We aren’t machines. I need to remember that I am human, and especially as someone who struggles with her mental health, I am learning to just be. Not cross off every to-do list or bucket list item, just for one moment! Breathe in, and just be here. That’s absolutely enough, especially right now.
Since Monday, I’ve been working from home and will be for the next unknown amount of time. It’s both strange and wonderful. Today, I hopped on a video conference call with two of my dearest friends/colleagues, Holly and Chloë, and almost cried because I missed seeing them in the hallways of the university we work at, or taking our regular lunch break walks together.
Tonight, I FaceTimed with my family- who are all together at my brother’s house in Florida. Him, his wife, their two daughters, and my parents. While I’m so grateful for the technology that makes these 963 miles between us feel closer, and although I will say that this is one time in my life I am so glad to not be traveling… damn. I miss them. Those candy-sticky hands and full hearts, my dad’s quiet presence, my sister-in-law’s radiant smile, my brother’s contagious laugh, my mother’s undeniable warmth.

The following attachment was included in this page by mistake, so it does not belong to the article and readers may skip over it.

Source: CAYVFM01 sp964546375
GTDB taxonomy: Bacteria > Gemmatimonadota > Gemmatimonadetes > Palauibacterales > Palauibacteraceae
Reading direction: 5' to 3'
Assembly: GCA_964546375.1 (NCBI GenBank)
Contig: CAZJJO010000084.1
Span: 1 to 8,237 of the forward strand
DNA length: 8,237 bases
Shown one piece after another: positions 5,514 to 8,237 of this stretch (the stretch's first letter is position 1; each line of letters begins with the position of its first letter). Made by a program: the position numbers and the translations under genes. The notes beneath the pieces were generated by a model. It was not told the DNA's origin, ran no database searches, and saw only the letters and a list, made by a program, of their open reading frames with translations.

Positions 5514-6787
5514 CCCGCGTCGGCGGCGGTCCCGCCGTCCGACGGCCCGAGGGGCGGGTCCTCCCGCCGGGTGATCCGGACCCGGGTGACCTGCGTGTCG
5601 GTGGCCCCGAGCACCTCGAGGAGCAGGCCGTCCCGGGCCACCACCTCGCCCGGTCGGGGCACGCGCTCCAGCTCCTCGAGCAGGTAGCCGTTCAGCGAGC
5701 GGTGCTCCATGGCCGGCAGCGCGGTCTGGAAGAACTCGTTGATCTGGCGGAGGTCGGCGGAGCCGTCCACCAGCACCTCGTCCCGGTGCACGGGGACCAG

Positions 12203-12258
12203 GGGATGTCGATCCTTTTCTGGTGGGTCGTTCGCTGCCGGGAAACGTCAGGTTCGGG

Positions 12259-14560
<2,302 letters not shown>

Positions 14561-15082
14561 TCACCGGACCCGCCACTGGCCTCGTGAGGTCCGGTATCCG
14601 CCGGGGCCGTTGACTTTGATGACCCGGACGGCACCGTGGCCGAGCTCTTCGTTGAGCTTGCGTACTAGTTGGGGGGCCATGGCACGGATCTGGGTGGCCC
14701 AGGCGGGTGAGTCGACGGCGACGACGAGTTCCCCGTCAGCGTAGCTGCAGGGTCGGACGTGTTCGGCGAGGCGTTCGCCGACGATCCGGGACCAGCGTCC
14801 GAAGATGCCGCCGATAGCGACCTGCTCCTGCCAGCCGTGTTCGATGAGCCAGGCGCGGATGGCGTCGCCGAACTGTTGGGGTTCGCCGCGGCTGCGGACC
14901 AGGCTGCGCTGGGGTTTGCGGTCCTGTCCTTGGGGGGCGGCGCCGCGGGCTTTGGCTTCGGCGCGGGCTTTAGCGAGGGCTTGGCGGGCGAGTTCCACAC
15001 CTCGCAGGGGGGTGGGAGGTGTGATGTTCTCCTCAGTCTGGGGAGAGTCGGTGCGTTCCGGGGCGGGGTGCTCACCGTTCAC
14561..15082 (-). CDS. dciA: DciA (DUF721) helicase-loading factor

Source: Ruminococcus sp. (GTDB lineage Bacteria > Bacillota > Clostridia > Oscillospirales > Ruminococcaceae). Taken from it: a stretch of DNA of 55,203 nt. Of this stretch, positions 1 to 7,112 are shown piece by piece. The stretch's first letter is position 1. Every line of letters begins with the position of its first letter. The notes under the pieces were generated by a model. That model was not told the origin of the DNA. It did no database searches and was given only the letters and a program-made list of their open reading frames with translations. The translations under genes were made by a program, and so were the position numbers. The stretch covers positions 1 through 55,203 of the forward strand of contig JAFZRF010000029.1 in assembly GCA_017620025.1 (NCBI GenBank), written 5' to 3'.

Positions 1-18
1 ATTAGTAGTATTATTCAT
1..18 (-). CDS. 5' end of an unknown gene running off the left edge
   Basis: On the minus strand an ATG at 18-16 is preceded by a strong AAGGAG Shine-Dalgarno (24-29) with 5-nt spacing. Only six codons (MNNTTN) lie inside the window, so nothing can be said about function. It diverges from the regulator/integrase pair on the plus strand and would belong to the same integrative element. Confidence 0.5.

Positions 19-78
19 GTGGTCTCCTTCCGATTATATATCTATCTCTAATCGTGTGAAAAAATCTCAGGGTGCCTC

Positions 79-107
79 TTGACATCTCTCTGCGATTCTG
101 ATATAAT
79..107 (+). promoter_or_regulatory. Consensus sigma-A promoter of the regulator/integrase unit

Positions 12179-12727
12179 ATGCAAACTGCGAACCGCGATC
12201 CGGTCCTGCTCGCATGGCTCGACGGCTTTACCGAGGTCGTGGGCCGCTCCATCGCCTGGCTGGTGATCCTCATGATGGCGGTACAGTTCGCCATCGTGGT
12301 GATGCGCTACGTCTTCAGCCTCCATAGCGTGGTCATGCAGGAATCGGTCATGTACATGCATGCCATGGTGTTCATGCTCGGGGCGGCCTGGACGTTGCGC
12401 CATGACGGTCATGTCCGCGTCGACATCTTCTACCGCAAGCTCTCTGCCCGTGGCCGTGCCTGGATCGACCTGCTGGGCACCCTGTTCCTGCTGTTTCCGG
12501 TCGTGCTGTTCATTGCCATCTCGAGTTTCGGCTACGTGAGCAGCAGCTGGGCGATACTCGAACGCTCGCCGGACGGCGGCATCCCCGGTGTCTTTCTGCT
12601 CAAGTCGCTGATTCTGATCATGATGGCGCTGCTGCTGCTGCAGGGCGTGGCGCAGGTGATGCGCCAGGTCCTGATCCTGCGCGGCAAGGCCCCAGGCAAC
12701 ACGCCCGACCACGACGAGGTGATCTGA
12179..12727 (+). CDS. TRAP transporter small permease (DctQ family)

Earlier this evening, I read a book cover to cover. I can’t tell you how long it has been since I’ve done that. I’m going through old notebooks of poetry. I’m retracing steps in my travel photos. I’m letting myself binge a little Netflix. I’m resting.
I know I said I’ve been feeling alone, but I’ve also never felt so connected. I say it every time, so I don’t know why I’m still surprised that when some form of tragedy happens, it always seems to bring people together. This continues to amaze me. The people volunteering their time, those offering online services free of charge, those raising money, those stepping up and showing up in all corners of the universe. And the connections from my circle- love that flows through telephone wires with a long distance friend, the FaceTime with family, e-mail chains with my Madwomen writing group, “meeting” new people on Instagram and Twitter. What’s more, I’m connecting to myself again, using the time I’ve been given to get back to the thing that always has nurtured me most: the written word.
So, hang in there, friends. We will rise together.
Sending you love and light,